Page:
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Dutch Tire Company Bonds EPC Tags to Retreads
Roline is using a solution from Ferm RFID to better manage its retreading and inventory processes, and to enable customers to track tires installed on their vehicles.
Jun 04, 2013—
Dutch truck tire and retreading company Roline is embedding radio frequency identification tags in the tires that it retreads, not only to better manage its own production processes and warehousing, but also to enable its customers to track the tires they install on their fleets of trucks, buses or cars. The passive ultrahigh-frequency (UHF) RFID tags and readers were provided by Ferm RFID Solutions, also based in the Netherlands. The tags are manufactured by Smart Res, while the readers are made by Motorola Solutions, as well as by Microelectronics Technology Inc. (MTI).
Though Roline sells between 7,000 and 10,000 new tires annually, it also retreads approximately 550 tires each week, totaling as many as 25,000 to 30,000 every year. Retreading is big business, the firm reports, since it potentially saves customers large sums of money. A company typically pays $1,300 for a new tire, but only about $450 to retread one that is worn out.
Until Roline ships the new or retreaded tires to customers, it stores them in racks located within its warehouse. Last year, the company began working with Ferm RFID to develop a solution that could identify the tires on the racks, says Hans Jorg, Roline's project manager. Additionally, the firm began investigating other ways in which the technology could be used to manage the retreading process, as well as enable customers to manage their own vehicle fleets via the tires' RFID tags.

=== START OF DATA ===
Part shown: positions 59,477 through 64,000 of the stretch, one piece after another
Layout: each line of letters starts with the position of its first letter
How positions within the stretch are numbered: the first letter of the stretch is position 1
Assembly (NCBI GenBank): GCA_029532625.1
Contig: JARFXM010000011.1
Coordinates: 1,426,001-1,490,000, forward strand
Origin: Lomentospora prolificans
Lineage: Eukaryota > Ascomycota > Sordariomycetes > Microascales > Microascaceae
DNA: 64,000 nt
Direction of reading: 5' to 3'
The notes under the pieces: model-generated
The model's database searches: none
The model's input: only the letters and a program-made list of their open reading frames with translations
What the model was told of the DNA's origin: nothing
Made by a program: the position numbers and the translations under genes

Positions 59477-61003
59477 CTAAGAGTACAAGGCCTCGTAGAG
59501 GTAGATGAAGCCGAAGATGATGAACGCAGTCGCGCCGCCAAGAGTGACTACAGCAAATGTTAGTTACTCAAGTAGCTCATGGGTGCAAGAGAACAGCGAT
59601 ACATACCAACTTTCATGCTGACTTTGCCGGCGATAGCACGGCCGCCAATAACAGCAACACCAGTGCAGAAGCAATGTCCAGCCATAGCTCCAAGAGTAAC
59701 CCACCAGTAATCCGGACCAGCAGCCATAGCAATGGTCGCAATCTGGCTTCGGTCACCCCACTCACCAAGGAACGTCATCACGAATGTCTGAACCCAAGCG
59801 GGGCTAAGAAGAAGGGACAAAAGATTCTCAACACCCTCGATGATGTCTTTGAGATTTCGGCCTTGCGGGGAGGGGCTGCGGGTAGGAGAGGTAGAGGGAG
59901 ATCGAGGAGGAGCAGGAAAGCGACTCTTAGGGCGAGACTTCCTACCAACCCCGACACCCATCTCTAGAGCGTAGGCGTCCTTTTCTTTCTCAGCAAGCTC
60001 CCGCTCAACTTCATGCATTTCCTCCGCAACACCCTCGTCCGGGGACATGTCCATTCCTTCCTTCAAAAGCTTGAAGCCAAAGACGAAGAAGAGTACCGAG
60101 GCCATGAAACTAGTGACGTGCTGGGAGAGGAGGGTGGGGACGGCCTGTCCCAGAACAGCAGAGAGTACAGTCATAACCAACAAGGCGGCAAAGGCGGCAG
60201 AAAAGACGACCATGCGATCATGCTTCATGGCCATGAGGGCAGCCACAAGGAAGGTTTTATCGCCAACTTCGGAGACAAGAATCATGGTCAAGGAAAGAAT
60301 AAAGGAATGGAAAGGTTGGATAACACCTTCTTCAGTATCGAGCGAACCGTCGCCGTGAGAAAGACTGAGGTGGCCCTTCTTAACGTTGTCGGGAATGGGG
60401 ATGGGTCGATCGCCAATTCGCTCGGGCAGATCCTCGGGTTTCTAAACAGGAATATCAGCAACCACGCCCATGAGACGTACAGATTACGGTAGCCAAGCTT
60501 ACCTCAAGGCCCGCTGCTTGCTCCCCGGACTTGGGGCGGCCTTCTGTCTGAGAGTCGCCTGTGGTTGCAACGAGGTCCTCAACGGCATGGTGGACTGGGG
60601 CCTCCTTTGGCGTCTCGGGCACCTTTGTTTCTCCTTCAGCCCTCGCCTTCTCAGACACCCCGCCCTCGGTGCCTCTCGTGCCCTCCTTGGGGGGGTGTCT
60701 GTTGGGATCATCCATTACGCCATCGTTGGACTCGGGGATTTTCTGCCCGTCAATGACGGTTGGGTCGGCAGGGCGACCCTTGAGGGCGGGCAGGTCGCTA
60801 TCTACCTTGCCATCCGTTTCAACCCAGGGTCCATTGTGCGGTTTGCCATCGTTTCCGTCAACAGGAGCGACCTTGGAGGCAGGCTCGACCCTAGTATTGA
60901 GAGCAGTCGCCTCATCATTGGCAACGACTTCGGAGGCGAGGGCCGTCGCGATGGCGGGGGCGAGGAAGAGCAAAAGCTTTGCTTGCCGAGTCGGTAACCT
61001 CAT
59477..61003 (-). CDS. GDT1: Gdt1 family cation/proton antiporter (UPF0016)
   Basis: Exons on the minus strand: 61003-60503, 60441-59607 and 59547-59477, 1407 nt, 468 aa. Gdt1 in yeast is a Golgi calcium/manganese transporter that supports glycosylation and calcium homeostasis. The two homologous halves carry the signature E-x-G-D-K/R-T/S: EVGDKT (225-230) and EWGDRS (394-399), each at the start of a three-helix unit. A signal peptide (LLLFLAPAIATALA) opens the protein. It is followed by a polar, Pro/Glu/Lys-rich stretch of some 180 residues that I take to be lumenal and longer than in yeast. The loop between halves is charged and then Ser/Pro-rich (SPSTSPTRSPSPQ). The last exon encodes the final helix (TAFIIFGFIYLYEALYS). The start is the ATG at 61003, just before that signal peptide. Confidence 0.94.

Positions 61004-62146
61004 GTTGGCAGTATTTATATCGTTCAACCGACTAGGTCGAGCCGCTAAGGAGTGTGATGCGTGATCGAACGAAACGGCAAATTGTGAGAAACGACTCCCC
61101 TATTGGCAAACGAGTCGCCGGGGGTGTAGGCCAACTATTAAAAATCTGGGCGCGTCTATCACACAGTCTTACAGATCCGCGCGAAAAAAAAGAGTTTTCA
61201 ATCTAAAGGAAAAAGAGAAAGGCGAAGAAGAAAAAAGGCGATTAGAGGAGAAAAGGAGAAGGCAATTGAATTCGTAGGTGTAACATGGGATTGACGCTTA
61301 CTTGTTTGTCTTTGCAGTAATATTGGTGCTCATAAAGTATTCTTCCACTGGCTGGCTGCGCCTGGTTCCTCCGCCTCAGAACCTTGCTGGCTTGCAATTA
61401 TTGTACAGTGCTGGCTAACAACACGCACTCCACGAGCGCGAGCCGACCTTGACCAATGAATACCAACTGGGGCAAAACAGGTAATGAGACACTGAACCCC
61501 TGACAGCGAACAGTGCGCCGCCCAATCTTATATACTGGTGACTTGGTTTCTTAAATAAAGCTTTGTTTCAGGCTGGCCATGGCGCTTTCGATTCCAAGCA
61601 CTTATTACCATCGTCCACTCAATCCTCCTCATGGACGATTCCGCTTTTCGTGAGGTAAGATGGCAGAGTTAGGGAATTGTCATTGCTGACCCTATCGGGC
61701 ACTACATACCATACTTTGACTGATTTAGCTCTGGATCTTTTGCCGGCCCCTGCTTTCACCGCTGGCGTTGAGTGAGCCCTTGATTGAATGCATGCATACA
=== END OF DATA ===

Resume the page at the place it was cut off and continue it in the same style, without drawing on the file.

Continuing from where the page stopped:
Before being approached by Roline, Ferm RFID had already worked with Smart Res to develop an RFID tag in the form of a rubber patch that can be permanently bonded to the exterior surface of a tire's rubber sidewall, says Jos Uijlenbroek, Ferm RFID's international program manager. A couple of tire companies, including LeCont, have trialed the patches. Therefore, when Roline explained its requirements to Ferm RFID, the two businesses agreed to develop a solution employing a permanent tag for use on retreads, along with a disposable RFID label for new tires.
The resulting solution consists of a permanent rubberized patch tag for retread tires, a disposable adhesive RFID tag for new tires, and handheld and fixed readers to track the tires through the retread and storage processes. According to Jorg, the software that manages the RFID data, supplied by ABP Dynamics, is integrated with Microsoft's Dynamics-NAV solution, enabling Roline to generate reports that identify recurring issues. The system was taken live at the end of 2012, he reports.
In the case of retreads, Jorg explains, Roline receives the worn tires from its customers, as well as from other sources, and then examines them to determine whether they qualify for "a second life." If a tire passes inspection, the firm buffs away the remaining tread, repairs any damage, applies a layer of treaded rubber to the buffed surface and attaches a rubberized patch RFID tag to the tire's wall. The ID number encoded to that passive EPC Gen 2 UHF RFID tag is then stored in software co-developed by ABP Dynamics and Roline, and is stored in Roline's database. The new tread is applied to the tire, which is then placed into an oven, where the rubber is vulcanized by being heated to approximately 100 degrees Celsius (212 degrees Fahrenheit) for four hours.
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